Education directly impacts your income. Workers with educational attainment less than a high school diploma had a median weekly income of $504 in 2016, with an unemployment rate of 7.4 percent, Bureau of Labor Statistics data shows. For workers with a high school diploma, income increases to $692 a week, while unemployment drops to 5.2 percent. An associate’s degree boosts income to $819 a week while lowering unemployment to 3.6 percent, while a bachelor’s degree increases income to $1,156 a week while shrinking unemployment to 2.7 percent. If you want to earn more money, education is one of the surest routes you can pursue. Here are four ways you can boost your finances through education.
Get a Promotion
Getting additional education can be one of the best ways to get a promotion. Forty-eight percent of workers fail to advance in their careers due to lack of skills training or certification. Seventy-one percent of workers have had to undergo some type of training to maintain or advance in their position. Seventy-three percent recognize that getting a promotion will require getting additional skills training, certification or degrees. Twenty-six percent could increase their income by over $15,000 a year by pursuing further education.
Finding out what kind of skills are in-demand at your workplace and getting training to acquire those skills is one of the most efficient ways to get a promotion and increase your income. Talk to your boss or your human resources department to find out what types of skills they’re seeking.
Enter a Higher-paying Field
Going back to school can also help you learn the skills you need to start an entirely new career that pays more money. The skills you’re using at your current job might earn you more money in a different field. For instance, an administrative assistant earns an average of $39,125, but if you have administrative skills, you could use additional education to leverage this into a higher-paying job such as a business administrator, which pays an average of $88,000 a year with a bachelor’s degree, or an academic administrator, which pays an average of $90,000 a year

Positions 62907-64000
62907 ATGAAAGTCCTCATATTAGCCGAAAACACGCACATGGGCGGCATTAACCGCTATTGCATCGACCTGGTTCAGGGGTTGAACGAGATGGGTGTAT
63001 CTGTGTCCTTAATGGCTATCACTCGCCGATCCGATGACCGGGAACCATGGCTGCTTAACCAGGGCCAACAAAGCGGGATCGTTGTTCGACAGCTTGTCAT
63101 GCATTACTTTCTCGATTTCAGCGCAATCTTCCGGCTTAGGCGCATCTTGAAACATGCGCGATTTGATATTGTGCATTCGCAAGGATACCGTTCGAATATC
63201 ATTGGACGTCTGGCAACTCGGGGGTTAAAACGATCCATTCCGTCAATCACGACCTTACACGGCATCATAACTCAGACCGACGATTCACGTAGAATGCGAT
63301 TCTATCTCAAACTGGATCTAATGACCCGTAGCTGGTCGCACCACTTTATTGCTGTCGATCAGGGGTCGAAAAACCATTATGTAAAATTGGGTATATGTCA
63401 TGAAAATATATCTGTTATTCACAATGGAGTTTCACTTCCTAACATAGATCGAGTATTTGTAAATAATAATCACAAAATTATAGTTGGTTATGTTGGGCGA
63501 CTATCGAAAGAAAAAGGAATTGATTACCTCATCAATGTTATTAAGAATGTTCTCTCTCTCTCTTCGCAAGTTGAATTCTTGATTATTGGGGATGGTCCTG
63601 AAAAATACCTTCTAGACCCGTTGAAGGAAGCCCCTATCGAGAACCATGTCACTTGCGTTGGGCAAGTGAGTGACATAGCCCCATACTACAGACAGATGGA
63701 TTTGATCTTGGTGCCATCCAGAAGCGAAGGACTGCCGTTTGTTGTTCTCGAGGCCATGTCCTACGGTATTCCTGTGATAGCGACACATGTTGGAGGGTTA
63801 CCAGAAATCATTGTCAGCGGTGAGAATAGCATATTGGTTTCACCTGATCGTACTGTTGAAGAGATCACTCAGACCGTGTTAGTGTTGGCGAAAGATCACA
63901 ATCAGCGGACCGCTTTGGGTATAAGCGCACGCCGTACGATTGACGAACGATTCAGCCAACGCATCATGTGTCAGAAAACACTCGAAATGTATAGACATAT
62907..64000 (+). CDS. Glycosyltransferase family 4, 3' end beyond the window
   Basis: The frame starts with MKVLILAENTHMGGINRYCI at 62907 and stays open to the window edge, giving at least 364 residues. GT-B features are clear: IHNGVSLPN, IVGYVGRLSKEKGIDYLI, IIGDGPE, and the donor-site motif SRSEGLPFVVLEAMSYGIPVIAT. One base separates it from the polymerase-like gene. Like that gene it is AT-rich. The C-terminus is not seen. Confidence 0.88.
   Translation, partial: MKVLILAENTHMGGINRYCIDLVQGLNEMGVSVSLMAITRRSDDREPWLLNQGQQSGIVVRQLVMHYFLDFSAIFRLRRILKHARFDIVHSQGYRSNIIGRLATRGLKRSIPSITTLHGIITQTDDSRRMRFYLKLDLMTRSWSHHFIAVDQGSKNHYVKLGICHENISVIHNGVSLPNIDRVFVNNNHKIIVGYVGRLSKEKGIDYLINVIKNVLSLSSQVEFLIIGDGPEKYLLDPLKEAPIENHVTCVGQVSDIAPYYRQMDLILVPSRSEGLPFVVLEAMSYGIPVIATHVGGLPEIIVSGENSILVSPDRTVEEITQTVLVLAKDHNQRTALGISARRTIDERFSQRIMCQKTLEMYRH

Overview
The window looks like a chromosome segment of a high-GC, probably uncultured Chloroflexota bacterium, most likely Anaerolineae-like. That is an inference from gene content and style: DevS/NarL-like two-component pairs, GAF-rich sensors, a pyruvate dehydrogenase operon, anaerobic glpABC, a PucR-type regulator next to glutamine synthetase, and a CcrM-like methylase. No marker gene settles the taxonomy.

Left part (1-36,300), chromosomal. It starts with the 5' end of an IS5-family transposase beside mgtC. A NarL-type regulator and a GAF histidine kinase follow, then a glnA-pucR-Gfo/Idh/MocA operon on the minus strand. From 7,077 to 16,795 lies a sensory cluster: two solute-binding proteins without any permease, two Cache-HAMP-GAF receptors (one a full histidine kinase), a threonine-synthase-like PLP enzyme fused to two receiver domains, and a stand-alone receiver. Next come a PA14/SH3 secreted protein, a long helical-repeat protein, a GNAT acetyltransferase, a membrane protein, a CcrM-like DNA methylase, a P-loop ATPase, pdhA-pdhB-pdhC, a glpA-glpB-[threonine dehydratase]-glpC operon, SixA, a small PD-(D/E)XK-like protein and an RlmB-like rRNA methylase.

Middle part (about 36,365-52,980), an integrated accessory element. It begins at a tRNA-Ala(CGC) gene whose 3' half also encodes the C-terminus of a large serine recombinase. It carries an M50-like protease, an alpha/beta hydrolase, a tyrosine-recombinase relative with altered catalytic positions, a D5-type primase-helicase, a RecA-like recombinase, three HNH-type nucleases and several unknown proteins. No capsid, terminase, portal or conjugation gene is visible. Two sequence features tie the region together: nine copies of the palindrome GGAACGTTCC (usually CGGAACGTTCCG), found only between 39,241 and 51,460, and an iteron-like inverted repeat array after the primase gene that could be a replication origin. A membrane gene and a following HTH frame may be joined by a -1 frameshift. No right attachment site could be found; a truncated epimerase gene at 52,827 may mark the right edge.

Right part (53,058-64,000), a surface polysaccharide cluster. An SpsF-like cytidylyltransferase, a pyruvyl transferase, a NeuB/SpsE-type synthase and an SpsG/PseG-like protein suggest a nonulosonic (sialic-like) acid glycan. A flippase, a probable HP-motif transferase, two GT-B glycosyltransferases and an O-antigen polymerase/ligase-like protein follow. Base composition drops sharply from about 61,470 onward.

To find out what types of higher-paying careers might match your skills, use the U.S. Labor Department’s mySkills myFuture tool for career ideas that use skills similar to the ones you’ve used in past jobs. You can also browse through the Labor Department’s Occupational Outlook Handbook to search for jobs by pay level and educational qualifications, or to find out what qualifications are required for a specific career.
Learn How to Run Your Own Business
Another way education can improve your income is by teaching you the skills you need to run your own business. The average small business owner earned $58,613 a year as of March 2017. This can vary significantly by location, industry and years in operation.
The Graduate Management Admission Council provides an online tool you can use you find business schools. You can also teach yourself how to run a business through books or by using online resources such as those provided by the Small Business Administration’s website or SCORE.
Learn How to Sell
Whether you’re running your own business or selling products for someone else, learning sales skills can be an efficient way to boost your salary. How much you earn from sales is highly performance-based. The average sales representative earned $55,730 in 2015, but the top 10 percent earned over double this at $118,000, according to Bureau of Labor Statistics data.
There are several ways you can learn sales. One way is to take courses in sales and marketing at a university. You can also learn from online courses such as those provided by Dale Carnegie Training. Another great way to learn sales is by getting hands-on training through a direct sales organization such as Amway, where you can earn income from selling a quality home, health and beauty products while you learn.
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